With the Washington Capitals
about to embark on a make-or-break, six-game road trip, coming out of Sunday’s home matinee against the Boston Bruins
with two points was almost mandatory.
and Viktor Kozlov
made sure that happened, scoring shootout goals, and Cristobal Huet
’s stellar goaltending led the Capitals to a 2-1 win in their final game this month at Verizon Center.
Huet stopped 39 of the 40 shots he faced during regulation and overtime before denying Chuck Kobasew
in the tiebreaker. Phil Kessel
missed the net on the Bruins’ second attempt, and Kozlov followed in the third round by putting the puck past Alex Auld
, clinching the victory. Semin had scored in the first round for what held up as the winner.
“I didn’t start the year very good in shootouts, but the last two or three have been working for me,” Huet said. “It’s good that we have some good players who can put the puck in the net.”
The Capitals remained in a tie for 10th in the Eastern Conference with Florida, one point behind Buffalo for ninth and two in back of Philadelphia, which still holds the eighth and final playoff spot but lost its fourth straight Sunday in Pittsburgh. Washington now faces Nashville, Chicago and all four of its Southeast Division rivals on the road before beginning a season-ending, three-game homestand on April 1.
“We’ll stay with the attitude of one game at a time,” center Sergei Fedorov said. “I’m sure our focus is on the next game. Obviously, it would be nice to start the road trip with a win. Nashville will be a quick start and we have to be ready for that. Chicago will be the same. We have to be ready.”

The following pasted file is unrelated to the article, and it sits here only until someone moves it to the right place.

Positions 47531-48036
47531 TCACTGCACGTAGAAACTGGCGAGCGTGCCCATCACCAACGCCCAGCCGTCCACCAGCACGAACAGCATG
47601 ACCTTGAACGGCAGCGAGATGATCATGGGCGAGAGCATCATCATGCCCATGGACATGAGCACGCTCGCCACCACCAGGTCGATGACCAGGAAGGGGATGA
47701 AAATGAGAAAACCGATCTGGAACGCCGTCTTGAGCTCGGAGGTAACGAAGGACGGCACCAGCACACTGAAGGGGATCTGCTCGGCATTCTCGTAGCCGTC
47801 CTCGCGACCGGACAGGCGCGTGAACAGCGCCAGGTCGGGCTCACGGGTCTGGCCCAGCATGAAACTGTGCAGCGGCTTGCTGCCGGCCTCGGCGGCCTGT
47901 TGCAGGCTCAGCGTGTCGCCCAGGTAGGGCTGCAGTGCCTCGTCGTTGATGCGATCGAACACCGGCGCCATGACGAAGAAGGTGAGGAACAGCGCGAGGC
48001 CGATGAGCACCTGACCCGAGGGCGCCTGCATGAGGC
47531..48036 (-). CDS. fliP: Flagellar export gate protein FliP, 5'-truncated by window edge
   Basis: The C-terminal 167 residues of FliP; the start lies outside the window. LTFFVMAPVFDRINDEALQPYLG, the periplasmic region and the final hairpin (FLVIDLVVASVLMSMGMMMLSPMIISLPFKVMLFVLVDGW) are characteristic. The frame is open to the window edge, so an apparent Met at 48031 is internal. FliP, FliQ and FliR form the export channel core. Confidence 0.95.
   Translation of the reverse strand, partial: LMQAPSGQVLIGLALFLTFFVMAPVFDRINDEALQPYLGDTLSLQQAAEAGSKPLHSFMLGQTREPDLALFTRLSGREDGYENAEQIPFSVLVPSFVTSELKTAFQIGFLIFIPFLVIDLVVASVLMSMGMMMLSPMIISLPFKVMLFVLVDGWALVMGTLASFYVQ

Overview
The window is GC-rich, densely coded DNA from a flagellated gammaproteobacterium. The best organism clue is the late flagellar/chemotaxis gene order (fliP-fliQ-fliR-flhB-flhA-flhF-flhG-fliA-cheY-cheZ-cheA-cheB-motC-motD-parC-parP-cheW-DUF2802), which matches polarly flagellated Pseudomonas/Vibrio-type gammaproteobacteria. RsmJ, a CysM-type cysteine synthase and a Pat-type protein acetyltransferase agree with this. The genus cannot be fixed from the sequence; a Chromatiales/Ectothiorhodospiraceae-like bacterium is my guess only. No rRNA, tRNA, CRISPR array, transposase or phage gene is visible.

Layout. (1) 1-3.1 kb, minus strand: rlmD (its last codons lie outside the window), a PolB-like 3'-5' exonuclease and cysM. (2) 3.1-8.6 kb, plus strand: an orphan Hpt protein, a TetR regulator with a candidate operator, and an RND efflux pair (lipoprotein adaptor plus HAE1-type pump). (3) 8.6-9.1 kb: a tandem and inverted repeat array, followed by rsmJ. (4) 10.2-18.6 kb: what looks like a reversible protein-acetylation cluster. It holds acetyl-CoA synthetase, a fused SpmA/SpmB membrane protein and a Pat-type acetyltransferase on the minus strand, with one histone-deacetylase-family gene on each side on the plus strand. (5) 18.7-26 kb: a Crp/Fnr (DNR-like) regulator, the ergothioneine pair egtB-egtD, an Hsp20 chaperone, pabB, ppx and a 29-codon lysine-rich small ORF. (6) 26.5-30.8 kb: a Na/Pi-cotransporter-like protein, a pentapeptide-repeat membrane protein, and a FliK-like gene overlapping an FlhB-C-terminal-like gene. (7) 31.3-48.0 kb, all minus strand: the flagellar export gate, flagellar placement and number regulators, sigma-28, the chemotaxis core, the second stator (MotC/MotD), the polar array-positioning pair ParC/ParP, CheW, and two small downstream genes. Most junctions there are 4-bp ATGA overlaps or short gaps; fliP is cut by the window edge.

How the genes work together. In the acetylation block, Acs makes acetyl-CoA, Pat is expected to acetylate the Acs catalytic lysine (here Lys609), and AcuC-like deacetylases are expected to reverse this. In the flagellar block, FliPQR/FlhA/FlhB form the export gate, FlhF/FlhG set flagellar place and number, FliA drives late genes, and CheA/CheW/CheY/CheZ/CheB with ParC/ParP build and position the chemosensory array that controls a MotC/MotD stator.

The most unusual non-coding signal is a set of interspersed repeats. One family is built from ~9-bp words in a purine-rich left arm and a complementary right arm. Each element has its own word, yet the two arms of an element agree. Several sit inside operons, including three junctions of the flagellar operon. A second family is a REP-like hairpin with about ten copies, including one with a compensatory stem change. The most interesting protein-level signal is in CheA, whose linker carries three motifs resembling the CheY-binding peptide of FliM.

Both goalies were solid through 65 minutes, with power-play goals by Fedorov of the Capitals and Kobasew of the Bruins the only markers on the board. Boston outshot Washington 16-13 in the second period and 17-9 in the third, but Huet held strong.
“He came up huge on a few saves,” Fedorov said. “He was outstanding.”
Fedorov opened the scoring late in the first period with his 10th of the season. The Capitals had a 5-on-3 advantage when Fedorov took a Nicklas Backstrom pass at the top of the right circle and, with the Bruins shading toward Alexander Ovechkin at the top of the left circle, took a slap shot that beat Auld with 1:18 remaining. It was Fedorov’s first goal in nine games after coming over in a trade with Columbus.
Kobasew answered midway through the second with Boston skating up a man. His 22nd of the season came at the 10:13 mark off a cross-ice pass from Milan Lucic, with Kobasew letting go a shot from the right side that eluded Huet.
“I thought we played well enough to deserve a win, but that’s the way it goes now,” Boston coach Claude Julien said. “Every game is so tight. When you’re on the winning side of shootouts, it’s great. The other side, it’s tough to take, especially when points are so important, but that’s the way it goes.”
It was a fairly successful weekend for the Bruins, who tied Saturday’s game against the Flyers in the final minute of regulation and then won it in overtime. They picked up three of a possible four points and tied the New York Rangers for sixth place in the East.
“It’s what you expect, really, to have these tight games,” Auld said. “Every year, since they implemented the extra point in the shootout, you see so many three-point games down the stretch. Every point’s so valuable, teams don’t want to give up too many turnovers and giveaways.”
Washington coach Bruce Boudreau seemed to agree with that assessment in noting the way his players skated.
“It looked like we were afraid to make a mistake instead of, ‘Let’s go get them,’ and play the way we can,” Boudreau said. “That’s the difference between teams that aren’t in it, they play loose. A lot of times they’re beating the other teams because they’re playing loose. We were tight a little bit out there because of the importance of the game.”
Ovechkin was held scoreless for the first time in nine games and remains one point shy of 100 for the season. He needs three goals in Washington’s final nine games to become the first player to net 60 in a season since Pittsburgh’s Mario Lemieux and Jaromir Jagr each did so during the 1995-96 campaign.
Material from wire services and team media was used in this report.